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Folk Friendzy are a dance group for young people that perform traditional dance in their own unique way and style, ensuring that traditions continue for new and existing audiences. Performing at events all over the country, and aim to build confidence in young people, through performance. For more information email us, call us on 01773 743741, or find us on facebook.
Kickin’ Alice Appalachian Step Dancers and their band Kickophony are based in Shropshire, with dancers and musicians from across the West Midlands. Kickin’ Alice perform all over the UK at a variety of venues, events, festivals and fetes. They provide a dynamic visual and sonic performance incorporating the percussive ‘root’ styles from the UK and Europe as well as the more modern American clogging to some great Old Time and folk tunes. Follow Kickin’ Alice on Twitter or ‘Like’ them on facebook. Find out more on their website. Kickin’ Alice was founded by Terry McKay in 1990. Terry’s inspiration came from the work of American teams, ‘The Fiddle Puppets’ and ‘The Green Grass Cloggers’ during the late 1980’s. Whilst their primary aim is to entertain, they also try to show an overview of aspects of the history and development of Applalachain dancing. As this will always be open to interpretation, they add to that tradition with their own individual choreographed steps and styles.
Beorma Morris are Birmingham’s finest, indeed only, Border Morris side. Started 3 years ago they are a loose collective of dancers and musicians drawn from all ages and walks of life. Incorporating dances like: “I Can’t Believe It’s Not Morris” and, “Who Do I Stick With First?”. Their performances incorporate Freakbeat, Breakbeat, Offbeat and Deadbeat styles as they celebrate the traditions of working class dance and music. Having performed at folk festivals, Stonehenge, donkey sanctuaries, Eid Melas , old people’s homes and on daytime soaps; they welcome new members to dance and/or play with them. ‘Practice is every Wednesday at The Bear, Bearwood (8.00pm – Morris time); no previous experience necessary. The only qualification is enthusiasm! “Once seen, never forgotten”. Unfortunately.’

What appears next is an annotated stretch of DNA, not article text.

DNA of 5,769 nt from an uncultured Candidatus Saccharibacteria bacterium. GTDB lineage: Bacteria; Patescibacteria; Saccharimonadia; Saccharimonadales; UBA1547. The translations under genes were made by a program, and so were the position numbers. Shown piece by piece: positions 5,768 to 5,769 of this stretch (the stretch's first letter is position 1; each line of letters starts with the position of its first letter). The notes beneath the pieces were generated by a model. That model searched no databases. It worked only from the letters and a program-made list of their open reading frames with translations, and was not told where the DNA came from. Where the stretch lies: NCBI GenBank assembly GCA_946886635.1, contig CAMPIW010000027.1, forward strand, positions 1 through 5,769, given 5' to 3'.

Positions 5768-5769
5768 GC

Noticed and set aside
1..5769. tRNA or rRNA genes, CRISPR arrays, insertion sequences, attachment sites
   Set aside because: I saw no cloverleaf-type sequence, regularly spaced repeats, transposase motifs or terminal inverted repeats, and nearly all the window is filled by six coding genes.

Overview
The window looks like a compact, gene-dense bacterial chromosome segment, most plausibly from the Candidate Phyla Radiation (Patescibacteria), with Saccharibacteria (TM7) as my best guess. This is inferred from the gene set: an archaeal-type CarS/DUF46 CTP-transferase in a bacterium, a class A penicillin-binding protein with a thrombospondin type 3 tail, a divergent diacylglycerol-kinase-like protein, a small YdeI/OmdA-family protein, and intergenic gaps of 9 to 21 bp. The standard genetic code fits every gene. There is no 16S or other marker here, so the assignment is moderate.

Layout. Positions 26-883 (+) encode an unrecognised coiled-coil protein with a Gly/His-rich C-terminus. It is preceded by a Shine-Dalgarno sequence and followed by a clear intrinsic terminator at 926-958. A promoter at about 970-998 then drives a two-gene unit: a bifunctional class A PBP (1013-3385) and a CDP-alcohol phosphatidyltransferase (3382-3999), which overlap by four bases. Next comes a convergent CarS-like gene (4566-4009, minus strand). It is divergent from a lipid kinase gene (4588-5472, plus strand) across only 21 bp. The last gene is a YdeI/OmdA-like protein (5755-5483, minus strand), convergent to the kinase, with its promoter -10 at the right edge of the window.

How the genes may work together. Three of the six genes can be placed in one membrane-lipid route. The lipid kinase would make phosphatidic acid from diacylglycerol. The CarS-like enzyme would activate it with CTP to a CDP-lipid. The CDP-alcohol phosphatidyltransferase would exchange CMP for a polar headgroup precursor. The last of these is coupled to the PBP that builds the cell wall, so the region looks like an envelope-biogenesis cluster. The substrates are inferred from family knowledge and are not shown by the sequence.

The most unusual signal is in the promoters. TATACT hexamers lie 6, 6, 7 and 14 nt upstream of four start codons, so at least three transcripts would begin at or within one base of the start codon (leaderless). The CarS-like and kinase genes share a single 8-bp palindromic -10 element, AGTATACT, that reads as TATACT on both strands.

Bedcote are a mixed sex Cotswold Morris side based in Stourbridge, West Midlands. Since 1991, their dancers and musicians have been doing their bit to maintain and develop Morris traditions from the Cotswolds, Lichfield and further afield (South Australia, anyone?). Apart from the serious business of keeping this rich part of English heritage alive, Bedcote Morris are keen to emphasise that folk is fun. Dance-outs during the summer regularly involve audience participation (usually once some excellent Black Country beer has lowered inhibitions) and they have forged strong links with other sides from across the region. Thursday night is generally party night somewhere in the West Midlands. They also perform at fetes, festivals and other events, and have developed a possibly unique method of helping wheelchair users to take part in the joy of Morris. This year saw Bedcote organise the first – and hugely successful – Stourbridge Day of Dance, when the town was filled with the sights and sounds of Cotswold, Border, Appalachian, North-West, belly and step clog dancing. Planning is already under way for the 2016 event, which promises to be bigger, better and a great way to celebrate their 25th birthday. They are always keen to welcome new members – beginners or experienced – to their practices, which take place each Thursday throughout the winter in Stourbridge, followed by a relaxed debriefing in the neighbouring pub. For more information about Bedcote, find them on facebook or visit their website.